This left me with the task of starting the transaction over once again. Which is when I find out another coworker gave her an accidental discount far beyond 50%, closer to 75%-off for each item–which the customer reminded me, I needed to honor. I note, she did not remind me politely. Thus I had to price override every single item, and reapply the discount to 75%-off. Along with the scent she returned, and a hat and slippers she added to the transaction, she had a balance of about $15

She was incredulous with paying $15 (after getting 75%-off everything else). Thus she requested I recheck everything to make sure that it was done correctly, to the point¬† she didn’t believe the cash register. I mean seriously, who trusts the calculations of a computer, right? Seriously? So I needed to use a calculator to verify the transaction.

(Amusingly, she returned 4 shirts, and bought 4 shirts thus canceling out each other to $0.¬† She was also dealing with $23 from buying the hat and slippers which is more than the $8 for the returned scent which she exploded elsewhere. What is $23 minus $8? Is it $15? Congratulations if you know this, it’s math they usually teach you in first-grade. The fact she could not do the math on her own, did not trust the computer, and required me to calculate it, made me stop and breathe for ten seconds, because I was so furious I couldn’t even press calculator buttons correctly at this point.)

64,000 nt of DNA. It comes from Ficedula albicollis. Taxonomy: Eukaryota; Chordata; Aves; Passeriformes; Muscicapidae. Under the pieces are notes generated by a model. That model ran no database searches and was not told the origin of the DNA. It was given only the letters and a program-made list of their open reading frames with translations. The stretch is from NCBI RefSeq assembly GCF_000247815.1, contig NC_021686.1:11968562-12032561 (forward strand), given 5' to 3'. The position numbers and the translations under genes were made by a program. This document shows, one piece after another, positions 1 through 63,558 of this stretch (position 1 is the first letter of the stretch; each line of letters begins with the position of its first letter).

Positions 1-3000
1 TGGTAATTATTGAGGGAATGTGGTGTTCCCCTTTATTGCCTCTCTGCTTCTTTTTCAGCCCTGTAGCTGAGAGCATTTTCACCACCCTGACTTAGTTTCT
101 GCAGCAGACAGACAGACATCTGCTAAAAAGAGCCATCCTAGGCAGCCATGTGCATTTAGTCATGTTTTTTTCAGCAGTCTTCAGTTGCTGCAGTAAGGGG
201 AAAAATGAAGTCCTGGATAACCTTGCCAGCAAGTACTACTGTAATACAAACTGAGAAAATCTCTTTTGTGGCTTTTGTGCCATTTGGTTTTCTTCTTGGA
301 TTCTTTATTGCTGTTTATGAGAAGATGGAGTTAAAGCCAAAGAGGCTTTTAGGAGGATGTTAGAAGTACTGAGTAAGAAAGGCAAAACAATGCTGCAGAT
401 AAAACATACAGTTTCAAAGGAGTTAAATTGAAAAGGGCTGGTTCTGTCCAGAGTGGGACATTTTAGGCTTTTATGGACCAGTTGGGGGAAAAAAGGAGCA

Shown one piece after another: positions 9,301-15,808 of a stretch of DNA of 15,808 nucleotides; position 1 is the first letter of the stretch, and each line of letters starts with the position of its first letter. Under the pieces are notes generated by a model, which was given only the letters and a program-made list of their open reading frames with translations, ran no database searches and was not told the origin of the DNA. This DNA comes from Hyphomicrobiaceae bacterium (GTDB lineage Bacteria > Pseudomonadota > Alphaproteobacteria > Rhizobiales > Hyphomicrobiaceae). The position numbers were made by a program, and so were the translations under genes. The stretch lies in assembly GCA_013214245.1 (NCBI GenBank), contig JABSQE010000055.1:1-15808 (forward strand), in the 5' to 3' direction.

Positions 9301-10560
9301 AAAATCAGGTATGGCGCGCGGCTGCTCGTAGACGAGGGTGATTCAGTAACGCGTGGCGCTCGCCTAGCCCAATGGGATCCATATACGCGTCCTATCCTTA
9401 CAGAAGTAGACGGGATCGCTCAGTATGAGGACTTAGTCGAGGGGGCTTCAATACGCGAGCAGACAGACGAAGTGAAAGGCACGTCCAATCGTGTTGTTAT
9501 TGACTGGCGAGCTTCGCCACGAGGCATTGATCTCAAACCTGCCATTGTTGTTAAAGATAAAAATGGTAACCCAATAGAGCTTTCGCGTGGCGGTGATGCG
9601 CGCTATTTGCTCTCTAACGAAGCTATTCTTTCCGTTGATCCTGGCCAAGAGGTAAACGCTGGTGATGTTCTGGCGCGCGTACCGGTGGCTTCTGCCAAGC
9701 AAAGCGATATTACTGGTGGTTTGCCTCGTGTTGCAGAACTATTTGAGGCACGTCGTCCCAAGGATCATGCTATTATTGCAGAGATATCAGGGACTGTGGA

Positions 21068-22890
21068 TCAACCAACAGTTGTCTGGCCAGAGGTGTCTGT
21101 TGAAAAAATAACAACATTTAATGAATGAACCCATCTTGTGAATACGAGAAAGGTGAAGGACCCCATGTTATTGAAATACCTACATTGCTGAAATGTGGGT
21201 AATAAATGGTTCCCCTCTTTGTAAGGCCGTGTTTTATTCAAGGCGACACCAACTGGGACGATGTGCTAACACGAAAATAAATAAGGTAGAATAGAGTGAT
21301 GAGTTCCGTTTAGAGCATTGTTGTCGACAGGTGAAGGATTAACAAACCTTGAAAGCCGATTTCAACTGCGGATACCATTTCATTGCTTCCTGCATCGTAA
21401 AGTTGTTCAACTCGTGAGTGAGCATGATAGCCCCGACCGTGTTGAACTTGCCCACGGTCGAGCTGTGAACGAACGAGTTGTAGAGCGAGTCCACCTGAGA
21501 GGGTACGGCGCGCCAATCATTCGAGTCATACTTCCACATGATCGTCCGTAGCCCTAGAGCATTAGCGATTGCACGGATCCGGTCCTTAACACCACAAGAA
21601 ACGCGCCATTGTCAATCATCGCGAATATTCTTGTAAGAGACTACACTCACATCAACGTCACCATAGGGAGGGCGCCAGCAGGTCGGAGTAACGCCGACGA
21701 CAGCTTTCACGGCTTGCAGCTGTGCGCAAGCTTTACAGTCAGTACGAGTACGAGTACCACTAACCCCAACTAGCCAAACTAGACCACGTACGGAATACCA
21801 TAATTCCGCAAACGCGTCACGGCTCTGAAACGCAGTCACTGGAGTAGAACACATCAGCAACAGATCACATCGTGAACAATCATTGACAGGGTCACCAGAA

When my hands shake, that’s a very frustrating time.

After finishing the transaction, I was reminded by a manager this is something we always deal with. Which brings the good point that maybe I shouldn’t work in retail anymore, because the fact of demoralization as a part of work and life is not satisfactory nor does it make any actual sense. I don’t recall the job saying, “You shall be insulted, demoralized, and your self-esteem shaken by working in retail.” In a sense, it was like saying my friends were right five years ago when I retired from the world, retail is not a place for me, and I have too much self-respect and dignity to stand there and be spoken to unintelligably.
Confucius would say, you control the words you speak, you do not control what these words mean.

Customer Terms: Micromanagement